This poem is absolutely fantastic.
I love it so so much. It really brings the pictures to your head and makes you feel like your with him.
Please carry on writing I absolutely loved this poem.
I like reading poetry sometimes, and I'm glad I found yours.
You did a great job potraying Sirius in here. His hopelessness and anger felt very real. Sirius' stay at Azkaban is a great subject for a dark poem, and I don't think this poem would have worked as well if written from the POV of a different character.
The tone was perfect. The despair and hopelessness of it fit Sirius's story perfectly. He had such a horrible life since the Potters' death, and you can see how horrible it was for him. After reading, I feel a bit sad and hopeless myself, which shows how powerful it is.
Under the curse of his own taunts,
He curled up on the floor.
Demons appeared to push him down
Until he fought no more.
Farewell, to strength; forget courage!
It faded and soon died
And his righteous spirit did emit
A shrill, anguished cry.
These two stanzas together was my favorite part of the poem. The image you get here – of Sirius slowly decaying and losing himself in Azkaban – is powerful. The language fits with the mood perfectly; it’s simple and complex at the same time. I got chills after reading this.
The rhythm was great; it flowed very nicely when I read it out loud. The rhyme was good except for once. In the third stanza, the rhyme of "sleepin’" and "weaken’d" doesn't sound right; it was a bit stretched here. For most of it, the ends of the second and fourth lines rhymed nicely, so this stanza felt out of place.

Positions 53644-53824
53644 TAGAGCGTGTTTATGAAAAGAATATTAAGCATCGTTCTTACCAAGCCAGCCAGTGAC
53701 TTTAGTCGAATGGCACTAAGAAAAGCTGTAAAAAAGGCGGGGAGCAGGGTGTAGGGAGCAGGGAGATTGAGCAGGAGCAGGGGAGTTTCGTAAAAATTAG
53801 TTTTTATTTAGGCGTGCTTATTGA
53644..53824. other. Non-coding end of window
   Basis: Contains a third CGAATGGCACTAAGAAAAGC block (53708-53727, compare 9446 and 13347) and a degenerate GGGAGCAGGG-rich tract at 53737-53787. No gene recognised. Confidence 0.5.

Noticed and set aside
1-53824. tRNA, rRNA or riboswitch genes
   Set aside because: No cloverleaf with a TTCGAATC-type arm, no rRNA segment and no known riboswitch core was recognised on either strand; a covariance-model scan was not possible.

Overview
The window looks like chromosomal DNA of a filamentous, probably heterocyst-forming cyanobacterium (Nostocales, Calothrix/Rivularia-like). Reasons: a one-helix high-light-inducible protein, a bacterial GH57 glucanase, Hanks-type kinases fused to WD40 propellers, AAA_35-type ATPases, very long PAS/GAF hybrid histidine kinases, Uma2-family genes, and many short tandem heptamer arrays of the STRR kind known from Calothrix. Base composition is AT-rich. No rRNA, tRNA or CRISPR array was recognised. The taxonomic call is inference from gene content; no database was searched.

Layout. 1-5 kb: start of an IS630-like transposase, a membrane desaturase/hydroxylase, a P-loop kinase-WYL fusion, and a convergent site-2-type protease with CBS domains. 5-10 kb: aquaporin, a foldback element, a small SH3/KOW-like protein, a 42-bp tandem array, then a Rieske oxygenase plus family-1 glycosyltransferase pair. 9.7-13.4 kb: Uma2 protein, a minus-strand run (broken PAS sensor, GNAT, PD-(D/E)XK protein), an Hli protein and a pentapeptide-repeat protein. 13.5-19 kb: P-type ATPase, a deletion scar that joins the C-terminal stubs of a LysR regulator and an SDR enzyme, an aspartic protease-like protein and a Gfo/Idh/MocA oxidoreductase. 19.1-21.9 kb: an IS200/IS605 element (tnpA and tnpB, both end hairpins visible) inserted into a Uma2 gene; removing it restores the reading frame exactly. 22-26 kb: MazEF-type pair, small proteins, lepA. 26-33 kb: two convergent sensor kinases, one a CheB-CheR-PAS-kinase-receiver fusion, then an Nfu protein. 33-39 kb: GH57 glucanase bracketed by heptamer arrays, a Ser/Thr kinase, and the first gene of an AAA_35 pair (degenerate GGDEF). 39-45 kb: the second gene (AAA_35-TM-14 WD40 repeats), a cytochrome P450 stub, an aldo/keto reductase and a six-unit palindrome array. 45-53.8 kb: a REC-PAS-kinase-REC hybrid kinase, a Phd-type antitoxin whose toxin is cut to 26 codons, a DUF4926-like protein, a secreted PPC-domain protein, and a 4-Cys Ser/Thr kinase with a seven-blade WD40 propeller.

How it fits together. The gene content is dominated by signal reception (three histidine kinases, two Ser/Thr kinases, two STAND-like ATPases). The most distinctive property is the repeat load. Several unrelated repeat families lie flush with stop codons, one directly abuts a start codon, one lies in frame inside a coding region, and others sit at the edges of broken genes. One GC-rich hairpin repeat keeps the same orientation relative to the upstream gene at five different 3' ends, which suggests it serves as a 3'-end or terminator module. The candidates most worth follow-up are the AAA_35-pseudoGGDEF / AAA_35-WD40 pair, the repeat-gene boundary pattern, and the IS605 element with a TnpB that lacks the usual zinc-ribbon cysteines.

Overall, I enjoyed this poem. I don't usually read a lot about Sirius, and this was a nice change.
Wow. You should know how much I dislike poems, Laura, so reading this is a step. :] Saying that, I loved this poem. I think you portrayed Sirius’ stay in Azkaban very well. It is very hard to attempt to penetrate his mind and try to figure what he was thinking but I think you’ve got his spirit down-packed. Good job with that.
As I’ve said, I don’t know much about poems but there were a few times that the meter seemed off just a tad.
So a mighty sword, he did own
To slain the cunning snake.
Facing the fiend, he cried: Be gone!
Hope from fear he did make.
This stanza kind of throws the reader off a bit, though. My initial thought was “he doesn’t own a sword…” and I immediately thought of Gryffindor’s sword. But, I’m guessing you meant him knowing that he was innocent was the “sword” or weapon he used to escape. He wasn’t going to lament because he wasn’t guilty.
Overall, very well done, Laura!
Great ballad! It flows very well, for the most part. I think the meter was off in a few spots, but this meter is really hard to get a hang of! More important than the meter, though, is the tone, and I think you've captured Sirius's spirit very well, which can be a daunting task, so congratulations!
Good luck in the challenge! :)